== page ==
For gari and yam the news is cheery. Prices have crashed considerably such that consumers a re asking for more. A gari seller, Madam Aruwajoye said the commodity now sells for N180 per measurement as against N450.

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“We have recorded great sales after the drop in the price of gari. We have not been able to meet the demand of the consumers in recent times and the reduction in the price is responsible for this. We will be glad if there is a great reduction again so that the lives of our people will be better,” she said.

Coincidentally it is the season of yam, so the prices are affordable. Madam Salamotu Lawal, a yam seller told Sunday Tribune that the season has aided the downward trend in the price of yam. According to her, five tuber of yam is solid at the market for between N1200 and N1500. She added that the only problem being faced by traders is that of getting the product into the market.


Just like Delta too

In Delta state, prices of foodstuffs have also nosedived. A market survey carried out by Sunday Tribune at Igbudu Market, Warri, in Warri South Local Government Area of Delta State, revealed that prices of food items such as yam, rice, beans and corn have reduced drastically.

Alhaji Ibrahim Dogo, a yam dealer from the north said while the recession was biting hard, 100 big tubers of yam went for N100,000, but now, after the recession, 100 tubers of yam go for N70,000 now retailed at N700 per tuber as against N1,000 previously. Invariably, the price decrease could be put at 30 per cent after the recession.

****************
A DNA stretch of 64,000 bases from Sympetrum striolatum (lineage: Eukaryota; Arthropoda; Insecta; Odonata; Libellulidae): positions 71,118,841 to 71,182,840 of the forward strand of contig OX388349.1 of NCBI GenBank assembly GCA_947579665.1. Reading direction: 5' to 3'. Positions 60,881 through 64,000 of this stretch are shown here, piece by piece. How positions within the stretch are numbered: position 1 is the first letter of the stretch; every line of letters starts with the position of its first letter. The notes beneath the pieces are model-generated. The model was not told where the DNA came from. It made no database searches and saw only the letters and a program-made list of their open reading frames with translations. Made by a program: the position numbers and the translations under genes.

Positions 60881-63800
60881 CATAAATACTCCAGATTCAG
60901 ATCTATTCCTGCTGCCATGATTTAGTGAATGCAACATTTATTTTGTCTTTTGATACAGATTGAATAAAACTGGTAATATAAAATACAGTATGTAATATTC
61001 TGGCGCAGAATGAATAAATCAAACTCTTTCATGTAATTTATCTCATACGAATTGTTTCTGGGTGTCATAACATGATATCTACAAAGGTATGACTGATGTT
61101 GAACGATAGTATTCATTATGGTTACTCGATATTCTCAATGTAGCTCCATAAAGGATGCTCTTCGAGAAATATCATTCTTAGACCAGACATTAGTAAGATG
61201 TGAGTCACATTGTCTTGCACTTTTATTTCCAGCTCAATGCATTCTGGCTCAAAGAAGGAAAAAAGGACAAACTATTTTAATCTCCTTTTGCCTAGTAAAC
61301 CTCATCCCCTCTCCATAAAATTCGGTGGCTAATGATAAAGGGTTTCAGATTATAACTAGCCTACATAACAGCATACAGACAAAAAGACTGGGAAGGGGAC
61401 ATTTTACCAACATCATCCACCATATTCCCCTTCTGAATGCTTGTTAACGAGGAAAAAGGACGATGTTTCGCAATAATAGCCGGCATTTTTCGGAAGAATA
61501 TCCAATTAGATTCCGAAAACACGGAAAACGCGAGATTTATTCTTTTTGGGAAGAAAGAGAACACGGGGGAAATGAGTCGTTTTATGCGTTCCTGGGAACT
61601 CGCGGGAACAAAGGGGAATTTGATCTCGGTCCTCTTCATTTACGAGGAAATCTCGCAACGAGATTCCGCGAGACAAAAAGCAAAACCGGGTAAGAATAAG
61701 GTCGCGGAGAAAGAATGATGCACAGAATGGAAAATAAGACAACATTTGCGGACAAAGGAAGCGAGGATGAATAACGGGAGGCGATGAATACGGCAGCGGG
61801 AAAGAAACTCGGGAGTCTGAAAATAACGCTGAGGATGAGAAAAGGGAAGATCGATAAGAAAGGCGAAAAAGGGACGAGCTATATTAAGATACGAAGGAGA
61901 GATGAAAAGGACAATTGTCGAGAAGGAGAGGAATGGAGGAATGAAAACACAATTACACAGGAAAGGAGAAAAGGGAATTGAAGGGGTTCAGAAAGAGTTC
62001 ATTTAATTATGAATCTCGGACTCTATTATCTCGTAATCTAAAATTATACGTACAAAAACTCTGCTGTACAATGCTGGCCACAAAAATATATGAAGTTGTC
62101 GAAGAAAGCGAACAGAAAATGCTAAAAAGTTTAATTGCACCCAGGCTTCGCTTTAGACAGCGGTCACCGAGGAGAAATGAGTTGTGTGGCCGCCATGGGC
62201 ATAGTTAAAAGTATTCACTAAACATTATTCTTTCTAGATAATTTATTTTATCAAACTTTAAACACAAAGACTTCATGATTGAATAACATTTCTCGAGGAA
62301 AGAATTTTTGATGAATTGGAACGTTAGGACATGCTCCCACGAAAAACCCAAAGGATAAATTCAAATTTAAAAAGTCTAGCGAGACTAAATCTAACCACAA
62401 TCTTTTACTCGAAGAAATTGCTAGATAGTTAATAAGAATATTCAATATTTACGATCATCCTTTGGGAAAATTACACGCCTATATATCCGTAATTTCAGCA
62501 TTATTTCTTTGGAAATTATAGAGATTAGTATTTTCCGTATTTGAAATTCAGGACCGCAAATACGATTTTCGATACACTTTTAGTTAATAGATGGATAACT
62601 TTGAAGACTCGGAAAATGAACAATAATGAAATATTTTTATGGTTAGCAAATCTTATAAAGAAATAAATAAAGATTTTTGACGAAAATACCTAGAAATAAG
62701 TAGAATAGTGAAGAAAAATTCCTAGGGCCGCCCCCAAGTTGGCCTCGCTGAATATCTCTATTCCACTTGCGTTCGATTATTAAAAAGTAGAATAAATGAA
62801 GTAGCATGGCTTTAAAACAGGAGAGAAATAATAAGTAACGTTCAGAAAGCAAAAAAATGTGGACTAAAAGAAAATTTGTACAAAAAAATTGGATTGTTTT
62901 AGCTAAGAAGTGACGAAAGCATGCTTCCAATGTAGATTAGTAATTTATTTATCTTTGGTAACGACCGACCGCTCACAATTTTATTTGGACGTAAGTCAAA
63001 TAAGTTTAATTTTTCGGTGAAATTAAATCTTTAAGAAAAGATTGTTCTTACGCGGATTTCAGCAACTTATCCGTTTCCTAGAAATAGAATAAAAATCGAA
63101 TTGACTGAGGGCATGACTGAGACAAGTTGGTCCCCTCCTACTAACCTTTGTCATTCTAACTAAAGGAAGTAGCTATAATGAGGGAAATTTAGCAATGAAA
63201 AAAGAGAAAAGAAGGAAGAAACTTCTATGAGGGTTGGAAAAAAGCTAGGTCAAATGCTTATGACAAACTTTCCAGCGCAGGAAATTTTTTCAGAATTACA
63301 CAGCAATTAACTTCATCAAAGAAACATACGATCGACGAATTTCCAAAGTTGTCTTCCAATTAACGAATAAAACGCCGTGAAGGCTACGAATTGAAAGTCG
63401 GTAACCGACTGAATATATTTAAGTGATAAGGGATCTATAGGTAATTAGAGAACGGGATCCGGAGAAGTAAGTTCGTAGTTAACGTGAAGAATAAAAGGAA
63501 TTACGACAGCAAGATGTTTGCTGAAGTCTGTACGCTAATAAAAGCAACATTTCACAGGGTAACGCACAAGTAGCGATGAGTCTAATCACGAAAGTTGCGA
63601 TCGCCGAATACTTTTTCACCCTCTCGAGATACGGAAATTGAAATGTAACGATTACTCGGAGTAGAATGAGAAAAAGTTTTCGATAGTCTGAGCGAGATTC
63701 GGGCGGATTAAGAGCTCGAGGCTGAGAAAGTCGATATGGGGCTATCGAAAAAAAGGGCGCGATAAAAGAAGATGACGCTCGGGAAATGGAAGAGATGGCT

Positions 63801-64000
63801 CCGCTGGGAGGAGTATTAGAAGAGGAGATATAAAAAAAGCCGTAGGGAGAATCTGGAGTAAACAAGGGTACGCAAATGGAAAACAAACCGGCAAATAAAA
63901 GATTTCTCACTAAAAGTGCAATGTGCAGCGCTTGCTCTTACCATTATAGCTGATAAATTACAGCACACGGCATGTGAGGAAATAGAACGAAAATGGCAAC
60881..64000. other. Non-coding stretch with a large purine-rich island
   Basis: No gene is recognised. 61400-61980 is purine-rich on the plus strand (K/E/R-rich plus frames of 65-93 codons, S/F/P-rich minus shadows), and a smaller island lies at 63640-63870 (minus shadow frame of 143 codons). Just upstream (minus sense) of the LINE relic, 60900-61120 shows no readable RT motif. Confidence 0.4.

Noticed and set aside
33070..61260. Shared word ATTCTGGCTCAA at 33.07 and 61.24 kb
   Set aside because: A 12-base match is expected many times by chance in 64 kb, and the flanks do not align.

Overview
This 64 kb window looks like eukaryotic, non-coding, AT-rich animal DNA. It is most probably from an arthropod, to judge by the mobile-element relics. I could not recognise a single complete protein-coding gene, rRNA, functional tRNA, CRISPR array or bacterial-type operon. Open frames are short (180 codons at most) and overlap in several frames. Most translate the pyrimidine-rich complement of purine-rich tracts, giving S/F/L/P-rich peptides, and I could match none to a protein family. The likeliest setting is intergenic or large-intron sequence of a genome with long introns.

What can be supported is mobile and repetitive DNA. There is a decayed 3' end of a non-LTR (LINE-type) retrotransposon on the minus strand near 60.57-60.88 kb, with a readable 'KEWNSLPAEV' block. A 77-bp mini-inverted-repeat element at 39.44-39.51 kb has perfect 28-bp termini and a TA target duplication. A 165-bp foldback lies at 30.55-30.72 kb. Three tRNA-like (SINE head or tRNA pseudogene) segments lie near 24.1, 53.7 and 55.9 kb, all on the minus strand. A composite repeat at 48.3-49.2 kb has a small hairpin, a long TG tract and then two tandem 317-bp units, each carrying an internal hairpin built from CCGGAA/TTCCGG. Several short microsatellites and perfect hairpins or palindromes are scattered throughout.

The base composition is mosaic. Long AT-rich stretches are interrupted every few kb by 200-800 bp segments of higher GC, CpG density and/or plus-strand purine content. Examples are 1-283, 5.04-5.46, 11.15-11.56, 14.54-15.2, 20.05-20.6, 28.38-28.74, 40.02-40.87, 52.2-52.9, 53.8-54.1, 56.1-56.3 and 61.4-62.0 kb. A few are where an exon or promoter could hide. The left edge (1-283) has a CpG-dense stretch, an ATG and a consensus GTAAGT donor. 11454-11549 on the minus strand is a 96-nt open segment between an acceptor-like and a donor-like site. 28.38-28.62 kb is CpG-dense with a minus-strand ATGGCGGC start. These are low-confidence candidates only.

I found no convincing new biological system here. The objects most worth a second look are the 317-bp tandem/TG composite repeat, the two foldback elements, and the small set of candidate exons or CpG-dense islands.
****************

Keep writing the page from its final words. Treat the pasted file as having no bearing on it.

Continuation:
Dogo said there were no challenges in getting supplies, as “we go to the north to buy and bring them here to sell without problems.”

Another food stuffs seller who simply identified himself as Mr John, corroborated Dogo’s view. According to him, during the recession, a bag of rice sold for N22, 000 as against N17,400 it is now being sold. The reduction percentage leverages at 20.9 per cent though this is not the case across board.

For example, a bag of beans (white) was initially sold for N28,000 but it is now N27,000 which is only a 3.57 per cent reduction. Similarly, a big bag of corn sold for N18,000 during the recession now goes for N13,000 at a reduced 27.77 per cent.

Speaking on challenges faced in the trade, John said “there are really no challenges, except for rice.” He however alleged that it seems that the Customs was bent on stopping imported rice from coming to the South, but allows it to go to the north.


No difference here

At Ogbete main market in Enugu, the Enugu State capital, Madam Grace Ugwoke, a rice seller told Sunday Tribune that a 50kg bag of imported rice is N21,000 just like it was during recession. Likewise, the price of 50kg bag of local rice ranges between N18,000 and N17,000 just like before the announcement of the country’s exit from recession.

Price of beans has reduced drastically from N8,000 per bushel to N1,400 a drop of more than sixty per cent.

At Kenyatta market in the city, there are no changes in the prices of staple commodities such as rice, beans and yam, though prices of tubers of yam vary depending on their sizes, ranging from N300 to N400 and N700.

Underscoring the no change in prices situation, a food stuffs seller, Mr. Eze Okoroafor told Sunday Tribune that an imported 50kg bag of rice which used to be N20,000 still retains the old price.

“I know (the price of) yam will fall soon. Harvest season is here and when we go to the North, we will buy them cheap,» Okoroafor stressed.